Anime’s Media Mix
Franchising Toys and Characters in Japan
Publication Year: 2012
In Anime’s Media Mix, Marc Steinberg convincingly shows that anime is far more than a style of Japanese animation. Beyond its immediate form of cartooning, anime is also a unique mode of cultural production and consumption that led to the phenomenon that is today called “media mix” in Japan and “convergence” in the West.
According to Steinberg, both anime and the media mix were ignited on January 1, 1963, when Astro Boy hit Japanese TV screens for the first time. Sponsored by a chocolate manufacturer with savvy marketing skills, Astro Boy quickly became a cultural icon in Japan. He was the poster boy (or, in his case, “sticker boy”) both for Meiji Seika’s chocolates and for what could happen when a goggle-eyed cartoon child fell into the eager clutches of creative marketers. It was only a short step, Steinberg makes clear, from Astro Boy to Pokémon and beyond.
Steinberg traces the cultural genealogy that spawned Astro Boy to the transformations of Japanese media culture that followed—and forward to the even more profound developments in global capitalism supported by the circulation of characters like Doraemon, Hello Kitty, and Suzumiya Haruhi. He details how convergence was sparked by anime, with its astoundingly broad merchandising of images and its franchising across media and commodities. He also explains, for the first time, how the rise of anime cannot be understood properly—historically, economically, and culturally—without grasping the integral role that the media mix played from the start. Engaging with film, animation, and media studies, as well as analyses of consumer culture and theories of capitalism, Steinberg offers the first sustained study of the Japanese mode of convergence that informs global media practices to this day.
Published by: University of Minnesota Press
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Introduction: Rethinking Convergence in Japan
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Convergence. As Henry Jenkins points out, the term first got its life within industry discourse, media studies, and popular culture as a designation for the promised convergence of all media into one black box. At some point in the 2000s, the term shifted from designating the fated collapse of distinction between hardware platforms—the idea that television, video ...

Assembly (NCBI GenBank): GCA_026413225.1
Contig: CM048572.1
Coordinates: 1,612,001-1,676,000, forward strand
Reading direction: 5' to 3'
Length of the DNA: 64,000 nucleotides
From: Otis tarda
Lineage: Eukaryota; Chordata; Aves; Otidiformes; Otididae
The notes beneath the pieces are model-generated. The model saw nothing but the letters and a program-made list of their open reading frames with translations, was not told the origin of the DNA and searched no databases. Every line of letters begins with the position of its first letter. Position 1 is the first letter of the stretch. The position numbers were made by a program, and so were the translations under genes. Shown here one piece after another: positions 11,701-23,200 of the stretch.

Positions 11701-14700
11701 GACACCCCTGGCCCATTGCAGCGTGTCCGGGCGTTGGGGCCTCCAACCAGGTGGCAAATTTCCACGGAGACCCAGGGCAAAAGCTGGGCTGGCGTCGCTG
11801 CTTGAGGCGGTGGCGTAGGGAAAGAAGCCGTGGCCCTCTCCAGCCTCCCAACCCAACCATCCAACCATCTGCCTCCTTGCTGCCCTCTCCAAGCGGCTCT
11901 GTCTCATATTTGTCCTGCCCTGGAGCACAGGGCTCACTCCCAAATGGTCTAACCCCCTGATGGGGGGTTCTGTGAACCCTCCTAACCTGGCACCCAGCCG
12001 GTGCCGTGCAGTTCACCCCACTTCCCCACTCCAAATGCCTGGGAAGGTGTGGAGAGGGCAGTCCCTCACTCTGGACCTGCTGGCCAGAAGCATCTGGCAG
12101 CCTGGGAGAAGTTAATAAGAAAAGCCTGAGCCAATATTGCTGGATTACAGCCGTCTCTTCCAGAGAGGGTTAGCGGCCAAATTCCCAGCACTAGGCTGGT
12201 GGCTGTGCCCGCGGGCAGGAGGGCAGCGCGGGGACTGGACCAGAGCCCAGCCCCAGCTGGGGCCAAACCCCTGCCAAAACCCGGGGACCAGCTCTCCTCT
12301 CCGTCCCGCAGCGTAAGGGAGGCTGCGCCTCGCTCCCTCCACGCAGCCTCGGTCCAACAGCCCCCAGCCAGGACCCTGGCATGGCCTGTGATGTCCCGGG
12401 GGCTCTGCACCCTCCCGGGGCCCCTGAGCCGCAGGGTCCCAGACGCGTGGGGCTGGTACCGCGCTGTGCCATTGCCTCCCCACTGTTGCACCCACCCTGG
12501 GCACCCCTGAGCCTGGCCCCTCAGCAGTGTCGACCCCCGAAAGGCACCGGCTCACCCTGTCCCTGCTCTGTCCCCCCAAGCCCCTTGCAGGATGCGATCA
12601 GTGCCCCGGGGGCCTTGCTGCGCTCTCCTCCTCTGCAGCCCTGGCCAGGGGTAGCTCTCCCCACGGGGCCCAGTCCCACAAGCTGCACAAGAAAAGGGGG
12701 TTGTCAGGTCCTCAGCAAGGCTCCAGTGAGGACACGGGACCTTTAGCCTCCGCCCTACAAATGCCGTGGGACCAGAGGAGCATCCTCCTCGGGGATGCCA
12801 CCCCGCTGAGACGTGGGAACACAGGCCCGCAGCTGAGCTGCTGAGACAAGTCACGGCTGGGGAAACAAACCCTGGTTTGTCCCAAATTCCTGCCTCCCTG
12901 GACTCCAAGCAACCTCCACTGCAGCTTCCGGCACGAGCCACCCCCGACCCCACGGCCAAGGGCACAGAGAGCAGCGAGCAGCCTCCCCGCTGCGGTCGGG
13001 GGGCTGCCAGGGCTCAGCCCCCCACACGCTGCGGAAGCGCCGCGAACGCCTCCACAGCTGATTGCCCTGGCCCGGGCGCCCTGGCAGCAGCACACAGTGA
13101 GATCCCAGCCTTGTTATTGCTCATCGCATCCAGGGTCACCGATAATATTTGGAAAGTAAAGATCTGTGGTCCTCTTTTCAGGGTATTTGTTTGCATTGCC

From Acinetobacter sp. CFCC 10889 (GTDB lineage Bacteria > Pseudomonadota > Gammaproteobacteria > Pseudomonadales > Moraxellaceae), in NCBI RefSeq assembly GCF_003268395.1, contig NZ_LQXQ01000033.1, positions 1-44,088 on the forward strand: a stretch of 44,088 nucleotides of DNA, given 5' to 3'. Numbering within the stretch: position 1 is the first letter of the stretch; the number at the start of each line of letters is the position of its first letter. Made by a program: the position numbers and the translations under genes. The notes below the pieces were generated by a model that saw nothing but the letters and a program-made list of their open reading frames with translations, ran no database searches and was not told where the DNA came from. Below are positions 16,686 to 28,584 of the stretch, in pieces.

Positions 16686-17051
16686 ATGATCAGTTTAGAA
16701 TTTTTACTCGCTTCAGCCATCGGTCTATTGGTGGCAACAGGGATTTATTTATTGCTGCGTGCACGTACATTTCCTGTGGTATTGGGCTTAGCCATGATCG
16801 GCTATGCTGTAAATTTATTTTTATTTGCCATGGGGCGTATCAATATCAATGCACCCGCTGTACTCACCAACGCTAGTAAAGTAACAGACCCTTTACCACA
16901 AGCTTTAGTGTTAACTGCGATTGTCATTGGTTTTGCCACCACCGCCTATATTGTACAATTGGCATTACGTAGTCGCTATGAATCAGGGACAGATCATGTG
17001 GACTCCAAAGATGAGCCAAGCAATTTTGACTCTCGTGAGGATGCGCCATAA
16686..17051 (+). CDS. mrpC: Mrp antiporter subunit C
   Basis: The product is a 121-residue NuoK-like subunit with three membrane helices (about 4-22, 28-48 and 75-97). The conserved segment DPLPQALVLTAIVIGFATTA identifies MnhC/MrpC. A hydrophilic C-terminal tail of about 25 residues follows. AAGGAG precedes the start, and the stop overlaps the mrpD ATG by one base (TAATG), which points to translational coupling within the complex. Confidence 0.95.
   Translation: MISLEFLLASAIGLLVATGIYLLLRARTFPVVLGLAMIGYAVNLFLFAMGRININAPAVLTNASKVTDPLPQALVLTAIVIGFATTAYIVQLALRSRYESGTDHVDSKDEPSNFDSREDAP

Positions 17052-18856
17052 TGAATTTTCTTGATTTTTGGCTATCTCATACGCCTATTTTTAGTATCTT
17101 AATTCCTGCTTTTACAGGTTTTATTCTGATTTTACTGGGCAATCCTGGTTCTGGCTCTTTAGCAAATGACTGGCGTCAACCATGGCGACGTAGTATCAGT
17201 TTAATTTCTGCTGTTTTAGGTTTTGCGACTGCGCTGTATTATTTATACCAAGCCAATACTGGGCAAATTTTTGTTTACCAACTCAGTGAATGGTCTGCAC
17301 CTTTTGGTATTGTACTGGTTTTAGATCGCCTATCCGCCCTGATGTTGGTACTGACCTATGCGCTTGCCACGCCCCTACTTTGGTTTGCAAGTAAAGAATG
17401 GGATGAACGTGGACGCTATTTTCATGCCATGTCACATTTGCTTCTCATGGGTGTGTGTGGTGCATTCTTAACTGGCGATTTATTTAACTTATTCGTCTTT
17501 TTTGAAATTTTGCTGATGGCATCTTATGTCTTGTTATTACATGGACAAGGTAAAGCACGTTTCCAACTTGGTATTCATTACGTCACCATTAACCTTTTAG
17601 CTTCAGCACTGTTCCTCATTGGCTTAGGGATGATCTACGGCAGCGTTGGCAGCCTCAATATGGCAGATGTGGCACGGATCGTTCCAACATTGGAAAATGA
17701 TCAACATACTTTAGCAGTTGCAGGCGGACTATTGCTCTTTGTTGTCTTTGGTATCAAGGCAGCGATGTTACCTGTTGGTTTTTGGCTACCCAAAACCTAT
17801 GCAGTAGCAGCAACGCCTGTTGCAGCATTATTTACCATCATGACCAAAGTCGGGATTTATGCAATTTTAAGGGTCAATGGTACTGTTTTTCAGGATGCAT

Part I. Anime Transformations: Tetsuwan Atomu
1. Limiting Movement, Inventing Anime
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Discussions of animation often begin with etymologies of the word itself. In this vein, Paul Wells presents the following conventional definition of the term animation in the opening section to his Understanding Animation: ...
2. Candies, Premiums, and Character Merchandising: The Meiji–Atomu Marketing Campaign
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The eleventh episode of the Tetsuwan Atomu anime, “The Time Machine,” is of some interest for thinking about the question of transmedia connectivity. Broadcast on March 12, 1963, this episode follows a boy’s pursuit of his father through time, each traveling in his own separate time machine. Atomu and his private detective friend, Higeoyaji, join the boy (unnamed in the anime) in his search ...
3. Material Communication and the Mass Media Toy
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In a prescient 1964 article, Yamakawa Hiroji, an employee in the “Planning Center” of the mammoth Japanese ad firm Dentsū, and a frequent contributor to the advertising journal Senden kaigi (Advertising Meeting), suggested an important term for thinking about the communicational dimension of things in the media mix age: mono komi, or “thing communication.” ...
Part II. Media Mixes and Character Consumption: Kadokawa Books
4. Media Mixes, Media Transformations
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Since the 1980s, the term media mix has been the most widely used word to describe the phenomenon of transmedia communication, specifically, the development of a particular media franchise across multiple media types, over a particular period of time. In a word, it is the Japanese term for what is known in North America as media convergence. ...
5. Character, World, Consumption
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In the previous chapter, I noted the profound differences that separate the phenomenon of what is now called the media mix from its terminological origins in marketing discourse. I also emphasized the similarities between the de facto media mix that crystallized around anime circa 1963 and the media mix that Kadokawa is now popularly .....
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Much of the initial form of this book was written at Brown University, where I can safely say that I had an extraordinary graduate experience. I thank my advisors, Mary Ann Doane and Philip Rosen, for their warm welcome and firm intellectual guidance as well as the other faculty of Modern Culture and Media, including Rey Chow, Wendy Chun, and Lynne Joyrich, for an education parallel to none. My colleagues and ...
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Page Count: 304
Publication Year: 2012